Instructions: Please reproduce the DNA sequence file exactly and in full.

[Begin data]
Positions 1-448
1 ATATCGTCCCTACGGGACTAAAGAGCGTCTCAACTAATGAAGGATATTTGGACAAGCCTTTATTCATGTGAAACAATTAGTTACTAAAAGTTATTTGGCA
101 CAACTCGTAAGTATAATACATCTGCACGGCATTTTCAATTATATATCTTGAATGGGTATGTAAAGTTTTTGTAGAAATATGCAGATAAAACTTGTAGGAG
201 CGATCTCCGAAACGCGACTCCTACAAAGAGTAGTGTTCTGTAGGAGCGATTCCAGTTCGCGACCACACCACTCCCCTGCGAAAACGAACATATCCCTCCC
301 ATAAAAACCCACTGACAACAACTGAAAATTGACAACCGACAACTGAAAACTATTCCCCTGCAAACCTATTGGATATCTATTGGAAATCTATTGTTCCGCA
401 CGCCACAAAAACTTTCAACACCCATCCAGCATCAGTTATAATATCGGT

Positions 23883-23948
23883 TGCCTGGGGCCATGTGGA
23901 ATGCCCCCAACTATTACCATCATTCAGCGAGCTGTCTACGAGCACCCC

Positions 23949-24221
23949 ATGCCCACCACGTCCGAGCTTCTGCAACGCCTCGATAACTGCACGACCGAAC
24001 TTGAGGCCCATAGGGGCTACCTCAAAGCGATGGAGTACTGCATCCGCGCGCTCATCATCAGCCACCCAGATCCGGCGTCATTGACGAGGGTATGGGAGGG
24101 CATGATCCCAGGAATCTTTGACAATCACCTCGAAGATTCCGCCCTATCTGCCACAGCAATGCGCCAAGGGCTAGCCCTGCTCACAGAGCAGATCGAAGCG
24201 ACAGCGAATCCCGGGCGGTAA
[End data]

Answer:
Positions 1-448
1 ATATCGTCCCTACGGGACTAAAGAGCGTCTCAACTAATGAAGGATATTTGGACAAGCCTTTATTCATGTGAAACAATTAGTTACTAAAAGTTATTTGGCA
101 CAACTCGTAAGTATAATACATCTGCACGGCATTTTCAATTATATATCTTGAATGGGTATGTAAAGTTTTTGTAGAAATATGCAGATAAAACTTGTAGGAG
201 CGATCTCCGAAACGCGACTCCTACAAAGAGTAGTGTTCTGTAGGAGCGATTCCAGTTCGCGACCACACCACTCCCCTGCGAAAACGAACATATCCCTCCC
301 ATAAAAACCCACTGACAACAACTGAAAATTGACAACCGACAACTGAAAACTATTCCCCTGCAAACCTATTGGATATCTATTGGAAATCTATTGTTCCGCA
401 CGCCACAAAAACTTTCAACACCCATCCAGCATCAGTTATAATATCGGT

Positions 23883-23948
23883 TGCCTGGGGCCATGTGGA
23901 ATGCCCCCAACTATTACCATCATTCAGCGAGCTGTCTACGAGCACCCC

Positions 23949-24221
23949 ATGCCCACCACGTCCGAGCTTCTGCAACGCCTCGATAACTGCACGACCGAAC
24001 TTGAGGCCCATAGGGGCTACCTCAAAGCGATGGAGTACTGCATCCGCGCGCTCATCATCAGCCACCCAGATCCGGCGTCATTGACGAGGGTATGGGAGGG
24101 CATGATCCCAGGAATCTTTGACAATCACCTCGAAGATTCCGCCCTATCTGCCACAGCAATGCGCCAAGGGCTAGCCCTGCTCACAGAGCAGATCGAAGCG
24201 ACAGCGAATCCCGGGCGGTAA